SA economic growth forecast to remain weak due mostly to electricity crisis

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South Africa’s economic growth is likely to remain weak, weighed down mostly by the electricity issue. The International Monetary Fund has revised its growth forecast on South African to 0.3% this year from 0.2% previously.

The latest adjustment can barely address the many socio-economic challenges facing the nation. It says the slight improvement is due to the resilience in services activity in the first quarter. It expects growth in the Sub-Saharan Africa region to slow to 3.5% from an earlier 3.9%.

In its World Economic Outlook, the International Monetary Fund (IMF) says the global economy continues to recover from the effects of the COVID pandemic and Russia’s invasion of Ukraine. It notes that the COVID-19 health crisis is officially over, and that supply chain disruptions have returned to pre-pandemic levels.

Global growth is projected to slow to 3% from an estimated 3.5% in last year. Downside risks to growth include the continued high inflation environment.

The report says borrowing costs for emerging markets and developing economies remain high, constraining room for spending and raising the risk of debt distress.

Chief Economist at the IMF Pierre-Olivier Gourinchas says, “There is a near term slow down that we are seeing. The slow down in growth to 3% this year, and also and 3% next year. And some of this is on the back of tightening monetary policy that is designed to cool off the economy and bring down inflation towards Central Bank targets. But if we extend the horizon and look further than that to the 4/5years out, we have these projections in the World Economic Outlook. We also see that those number remain fairly low that is more worrisome because it suggests there is slowdown in underlying productivity growth which is the key ingredient in improving the standards of living.”

The IMF says inflation is easing in most countries but remains high. Risks to inflation going forward include the those presented by climate change which could bring more extreme temperature increases, exacerbate drought conditions, and raise commodity prices. It says that the war in Ukraine could intensify, further raising food, fuel, and fertilizer prices. And the recent suspension of the Black Sea Grain Initiative is also a concern.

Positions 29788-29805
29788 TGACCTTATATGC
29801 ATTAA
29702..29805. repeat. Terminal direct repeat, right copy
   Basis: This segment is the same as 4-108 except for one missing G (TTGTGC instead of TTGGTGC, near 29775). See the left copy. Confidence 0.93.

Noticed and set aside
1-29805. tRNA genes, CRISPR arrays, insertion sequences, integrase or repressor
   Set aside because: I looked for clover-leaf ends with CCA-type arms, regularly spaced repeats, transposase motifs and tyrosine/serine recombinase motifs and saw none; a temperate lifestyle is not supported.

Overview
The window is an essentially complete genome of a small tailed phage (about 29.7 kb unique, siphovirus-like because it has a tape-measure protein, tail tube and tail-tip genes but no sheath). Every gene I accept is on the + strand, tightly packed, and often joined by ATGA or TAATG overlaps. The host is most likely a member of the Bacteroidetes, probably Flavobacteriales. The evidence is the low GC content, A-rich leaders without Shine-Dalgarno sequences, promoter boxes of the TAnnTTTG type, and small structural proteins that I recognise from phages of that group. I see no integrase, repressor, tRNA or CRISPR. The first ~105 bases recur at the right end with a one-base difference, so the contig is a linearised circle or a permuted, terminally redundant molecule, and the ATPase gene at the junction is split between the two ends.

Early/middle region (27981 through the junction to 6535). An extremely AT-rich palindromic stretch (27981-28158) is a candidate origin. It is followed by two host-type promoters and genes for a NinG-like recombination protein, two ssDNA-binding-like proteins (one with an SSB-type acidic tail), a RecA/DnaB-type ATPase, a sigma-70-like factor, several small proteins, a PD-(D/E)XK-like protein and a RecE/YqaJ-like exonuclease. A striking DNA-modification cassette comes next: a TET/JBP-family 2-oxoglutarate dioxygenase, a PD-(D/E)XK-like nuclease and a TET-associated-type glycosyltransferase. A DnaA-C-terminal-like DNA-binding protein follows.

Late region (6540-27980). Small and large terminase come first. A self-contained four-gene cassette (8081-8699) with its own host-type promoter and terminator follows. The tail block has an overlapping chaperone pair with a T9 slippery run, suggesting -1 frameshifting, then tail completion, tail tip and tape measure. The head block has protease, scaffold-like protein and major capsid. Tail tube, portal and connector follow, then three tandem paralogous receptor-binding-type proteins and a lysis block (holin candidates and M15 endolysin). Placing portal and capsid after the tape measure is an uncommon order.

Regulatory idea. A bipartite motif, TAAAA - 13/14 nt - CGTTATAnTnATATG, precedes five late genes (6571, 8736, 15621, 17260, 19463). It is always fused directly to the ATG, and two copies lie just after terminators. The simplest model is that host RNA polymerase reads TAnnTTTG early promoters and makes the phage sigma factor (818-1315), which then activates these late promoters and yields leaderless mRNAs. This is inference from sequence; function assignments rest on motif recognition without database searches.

Gourinchas explains, “It is very clear that the Black Sea Grain Initiative was very instrumental in making sure that there would be ample grain supply to the world in the last year, and the estimates are about 33 million tons of grains that was shipped from Ukraine to the rest of the world. It helped keep price pressures on food and grain price lower. Now that this grain deal has been suspended, we can expect it to work in reverse. It’s likely to put upward pressure on food prices and we have some estimates that about how much of the supplies is going to be withdrawn. We are thinking somewhere in the range of 10 – 15% increases in the price of grains is a reasonable estimate.”

The IMF says the high interest rates have helped bring down inflation. It says if monetary policy had not been tightening the way central banks had raised rates in the past year, inflation would not be where it is now.

In South Africa, the Reserve Bank hiked rates by a cumulative 475 basis points in the past 2 years, seeing inflation easing from the peak of 7.8% in July of last year to within the central bank’s target at 5.4% this June.-Report compiled by Glorious Sefako-Musi and Tshepo Mongoai